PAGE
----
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Reply to Sunnygirl1
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Some MC facilities accept Medicaid, but it's limited. I would strongly suggest you see an Elder Care Lawyer who specifically specializes in Medicaid. There are ways for Medicaid to pay, but there will likely be a waiting time once you apply. There are calculations and strategies for this, but each case is different. The sooner you see a ECL, the better.
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Reply to ArtMom58
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I understand. To tell the truth, my mother probably would have qualified for AL when I was first looking at facilities, but there were none close by. The only one was more like a resort than a facility with a price to match. Mom was always a paranoid recluse and that would have been a big waste of money to put her there.

This Medicaid Waiver thing is very confusing and I wish I’d enlisted the help of an attorney.

Good luck. I hope it all works out for you and Mom.
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Reply to Ahmijoy
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Hi JoAnn, agree she needs the 24/7 now (it was different when I first moved her to ALF). I will have to look for medicaid facilities that fit her needs. She doesn't need memory care.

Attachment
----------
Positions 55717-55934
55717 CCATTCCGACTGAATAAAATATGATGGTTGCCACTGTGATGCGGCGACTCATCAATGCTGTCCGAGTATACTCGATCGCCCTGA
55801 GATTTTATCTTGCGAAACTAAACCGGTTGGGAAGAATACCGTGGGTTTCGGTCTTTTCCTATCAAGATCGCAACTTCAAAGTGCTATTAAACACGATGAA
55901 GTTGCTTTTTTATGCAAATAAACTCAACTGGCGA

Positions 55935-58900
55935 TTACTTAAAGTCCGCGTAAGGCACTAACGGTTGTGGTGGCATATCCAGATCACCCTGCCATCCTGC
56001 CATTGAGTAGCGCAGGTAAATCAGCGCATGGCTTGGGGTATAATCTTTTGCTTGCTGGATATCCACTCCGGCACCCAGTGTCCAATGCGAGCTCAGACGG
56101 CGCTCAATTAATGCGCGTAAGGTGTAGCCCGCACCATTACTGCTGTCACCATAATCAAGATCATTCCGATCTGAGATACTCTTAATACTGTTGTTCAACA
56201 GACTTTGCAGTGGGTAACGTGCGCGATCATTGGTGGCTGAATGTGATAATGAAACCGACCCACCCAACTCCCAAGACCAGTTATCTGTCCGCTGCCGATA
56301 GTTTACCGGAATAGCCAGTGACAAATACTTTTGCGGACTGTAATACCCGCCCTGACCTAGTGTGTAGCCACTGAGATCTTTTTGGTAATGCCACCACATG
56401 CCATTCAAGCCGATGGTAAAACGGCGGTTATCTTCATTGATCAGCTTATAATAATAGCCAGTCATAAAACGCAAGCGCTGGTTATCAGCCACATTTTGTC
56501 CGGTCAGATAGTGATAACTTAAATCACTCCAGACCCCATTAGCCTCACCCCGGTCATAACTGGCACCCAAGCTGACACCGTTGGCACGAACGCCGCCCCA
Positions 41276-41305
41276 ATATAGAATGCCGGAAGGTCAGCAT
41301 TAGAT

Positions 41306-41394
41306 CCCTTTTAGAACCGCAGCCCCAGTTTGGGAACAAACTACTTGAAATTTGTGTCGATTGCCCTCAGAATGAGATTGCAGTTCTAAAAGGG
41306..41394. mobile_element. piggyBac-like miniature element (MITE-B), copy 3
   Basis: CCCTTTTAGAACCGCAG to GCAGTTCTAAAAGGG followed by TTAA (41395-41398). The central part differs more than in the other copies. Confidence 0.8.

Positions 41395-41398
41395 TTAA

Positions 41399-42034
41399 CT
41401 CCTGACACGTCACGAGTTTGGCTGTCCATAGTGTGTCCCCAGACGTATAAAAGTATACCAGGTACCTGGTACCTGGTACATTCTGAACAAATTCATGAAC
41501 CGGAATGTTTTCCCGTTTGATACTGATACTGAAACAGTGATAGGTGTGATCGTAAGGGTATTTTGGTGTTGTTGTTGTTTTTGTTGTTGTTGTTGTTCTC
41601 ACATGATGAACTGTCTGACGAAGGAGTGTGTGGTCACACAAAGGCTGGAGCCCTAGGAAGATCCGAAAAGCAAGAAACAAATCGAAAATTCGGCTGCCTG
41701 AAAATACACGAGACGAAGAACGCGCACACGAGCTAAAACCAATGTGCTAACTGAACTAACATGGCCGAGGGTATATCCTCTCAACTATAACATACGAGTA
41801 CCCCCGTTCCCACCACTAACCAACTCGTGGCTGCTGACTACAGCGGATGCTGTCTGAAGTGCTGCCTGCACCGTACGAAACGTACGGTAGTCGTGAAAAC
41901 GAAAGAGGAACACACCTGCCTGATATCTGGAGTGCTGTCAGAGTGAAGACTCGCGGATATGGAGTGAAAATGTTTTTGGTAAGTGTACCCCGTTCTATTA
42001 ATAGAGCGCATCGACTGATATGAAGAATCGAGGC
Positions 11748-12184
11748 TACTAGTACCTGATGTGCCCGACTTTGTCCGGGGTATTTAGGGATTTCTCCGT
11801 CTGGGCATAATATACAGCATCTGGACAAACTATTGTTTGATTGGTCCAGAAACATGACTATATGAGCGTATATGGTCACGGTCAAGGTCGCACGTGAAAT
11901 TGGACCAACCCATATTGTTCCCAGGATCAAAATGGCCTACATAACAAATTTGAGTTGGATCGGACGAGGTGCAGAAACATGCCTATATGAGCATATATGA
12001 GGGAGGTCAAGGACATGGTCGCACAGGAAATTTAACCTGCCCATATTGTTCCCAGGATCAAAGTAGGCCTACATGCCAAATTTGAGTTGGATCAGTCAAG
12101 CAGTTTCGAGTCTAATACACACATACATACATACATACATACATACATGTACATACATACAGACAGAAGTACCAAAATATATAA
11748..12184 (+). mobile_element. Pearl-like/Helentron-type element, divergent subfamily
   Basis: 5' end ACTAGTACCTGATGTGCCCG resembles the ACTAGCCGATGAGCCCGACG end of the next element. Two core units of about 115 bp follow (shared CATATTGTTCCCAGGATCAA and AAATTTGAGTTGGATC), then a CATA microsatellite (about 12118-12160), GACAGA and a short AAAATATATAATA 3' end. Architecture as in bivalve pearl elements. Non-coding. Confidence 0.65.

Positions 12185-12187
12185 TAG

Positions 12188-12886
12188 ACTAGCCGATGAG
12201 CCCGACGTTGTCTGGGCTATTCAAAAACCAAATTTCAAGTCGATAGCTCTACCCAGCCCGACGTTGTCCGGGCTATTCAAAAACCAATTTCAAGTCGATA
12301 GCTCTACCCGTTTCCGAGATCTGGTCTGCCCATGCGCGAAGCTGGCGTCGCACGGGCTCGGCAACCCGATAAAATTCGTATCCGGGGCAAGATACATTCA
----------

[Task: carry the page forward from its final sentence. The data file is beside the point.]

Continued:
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Reply to Logan179
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Do Memory cares except Medicaid? If not, they will probably cost more.

From what you post Mom really needs 24/7 care. I think a lawyer versed in Medicaid would be a good idea. Some states have a Miller trust where the overage can be put there every month. I think it reverts to Medicaid upon death.
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Reply to JoAnn29
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Ahmijoy, thank you. That is what I had read about, the Miller Trust. The attorney that drew up the POA handles elder law also, so my plan was to meet with them.

I did have her assessed before she was placed in the assisted living facility, that is mandatory. So it is not that she wasn't placed properly, she has just deteriorated, and at the time it was determined she didn't need to be in a NH. In addition, we live in a pay down state for medicaid. Basically she has to exhaust her savings before we could do the trust.

Thanks again.
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Reply to Logan179
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Ahmijoy, thank you. That is what I had read about, the Miller Trust. The attorney that drew up the POA handles elder law also, so my plan was to meet with them.

I did have her assessed before she was placed in the assisted living facility, that is mandatory. So it is not that she wasn't placed properly, she has just deteriorated, and at the time it was determined she didn't need to be in a NH. In addition, we live in a pay down state for medicaid. Basically she has to exhaust her savings before we could do the trust.

Thanks again.